Category Archives: General Security

Meetings are for discussion, emails are for status

Just a short observation. I don’t think you should ever hold a meeting just read out status updates. If there isn’t time to meaningfully discuss the topics at hand, there’s no point in holding a meeting. Just send an email, … Continue reading

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Perceptions of risk

At Blackhat & Defcon recently I was once again surprised by the number of security professionals who refused to touch a networked device for the duration of the conference. Yes, the risk is elevated and people might have zero days. … Continue reading

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Regarding your Baby

Having been at Mozilla for some time now, I’m still fascinated by the varying perceptions people have of security reviews. To some developers it feels like the Spanish Inquisition (minus the comfy pillows), while to others its an opportunity to … Continue reading

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Choosing Security

Some of the most common reasons I hear from people for coming to Mozilla are “I want to have an impact”, “I want to work on things that matter” and “I want my work to touch lots of people”. Many … Continue reading

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The Uber-Fuzzer

A few weeks ago I had the chance to speak at a panel at the Hack in the Box conference in Amsterdam. For those of you not familiar with the Hack in the Box organization, its a great bunch of … Continue reading

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Contextual Identity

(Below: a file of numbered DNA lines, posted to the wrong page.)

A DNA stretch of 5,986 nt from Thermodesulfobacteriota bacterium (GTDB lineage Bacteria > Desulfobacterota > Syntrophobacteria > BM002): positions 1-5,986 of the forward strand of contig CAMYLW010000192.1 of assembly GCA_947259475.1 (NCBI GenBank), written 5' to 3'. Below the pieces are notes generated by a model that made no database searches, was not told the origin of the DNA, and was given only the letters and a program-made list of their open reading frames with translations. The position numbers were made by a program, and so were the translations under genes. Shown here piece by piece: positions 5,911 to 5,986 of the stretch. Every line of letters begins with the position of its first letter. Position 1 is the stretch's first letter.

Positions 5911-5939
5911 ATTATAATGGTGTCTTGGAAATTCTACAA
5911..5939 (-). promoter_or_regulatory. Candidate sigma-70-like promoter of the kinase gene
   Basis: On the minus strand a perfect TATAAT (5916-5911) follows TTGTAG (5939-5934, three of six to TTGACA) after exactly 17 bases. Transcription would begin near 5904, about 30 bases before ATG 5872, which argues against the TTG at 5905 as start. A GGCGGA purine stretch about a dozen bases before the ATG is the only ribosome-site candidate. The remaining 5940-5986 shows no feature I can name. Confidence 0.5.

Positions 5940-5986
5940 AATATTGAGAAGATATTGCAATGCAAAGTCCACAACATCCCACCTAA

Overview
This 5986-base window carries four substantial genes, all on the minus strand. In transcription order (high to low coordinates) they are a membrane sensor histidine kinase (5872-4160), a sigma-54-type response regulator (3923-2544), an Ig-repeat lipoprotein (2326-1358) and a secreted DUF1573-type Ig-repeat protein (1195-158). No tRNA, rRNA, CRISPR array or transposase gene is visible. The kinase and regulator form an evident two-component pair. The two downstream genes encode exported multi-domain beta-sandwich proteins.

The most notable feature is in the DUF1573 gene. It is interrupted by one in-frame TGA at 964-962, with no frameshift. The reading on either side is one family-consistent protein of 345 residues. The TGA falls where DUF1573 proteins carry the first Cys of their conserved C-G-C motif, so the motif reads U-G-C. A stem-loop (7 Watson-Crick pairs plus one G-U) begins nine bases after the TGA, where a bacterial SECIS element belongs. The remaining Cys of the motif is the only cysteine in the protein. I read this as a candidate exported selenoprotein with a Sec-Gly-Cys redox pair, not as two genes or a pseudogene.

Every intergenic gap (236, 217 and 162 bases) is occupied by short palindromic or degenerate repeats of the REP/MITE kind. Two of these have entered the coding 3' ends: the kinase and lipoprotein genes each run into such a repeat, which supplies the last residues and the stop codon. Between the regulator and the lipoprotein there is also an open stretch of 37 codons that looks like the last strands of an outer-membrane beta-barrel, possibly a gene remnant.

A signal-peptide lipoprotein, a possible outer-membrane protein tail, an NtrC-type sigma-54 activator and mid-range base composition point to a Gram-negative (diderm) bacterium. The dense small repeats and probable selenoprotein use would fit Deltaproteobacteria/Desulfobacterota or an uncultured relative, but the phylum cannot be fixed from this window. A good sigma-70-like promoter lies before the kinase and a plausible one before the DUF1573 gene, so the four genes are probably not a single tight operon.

We’ve been thinking and discussing, and then thinking some more, about both privacy and identity at Mozilla. So far we have generally been treating them as two separate sets of issues, but I’m beginning to wonder if there might be … Continue reading

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Korea: 1995 -> 2010

Last week I had the opportunity to travel to Korea to speak at a short conference regarding the unique Korean authentication requirements for banks and e-commerce. The rules originated in the mid 90’s, in response to a perceived lack of … Continue reading

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Evolution of Software Security – Predictions for 2020

Attackers will become increasingly more efficient at discovering & exploiting vulnerabilities, even as application developers continue to try to reduce the attack surface. This has several implications: Attackers will depend less on random manual testing to find vulnerabilities.  Instead, attackers … Continue reading

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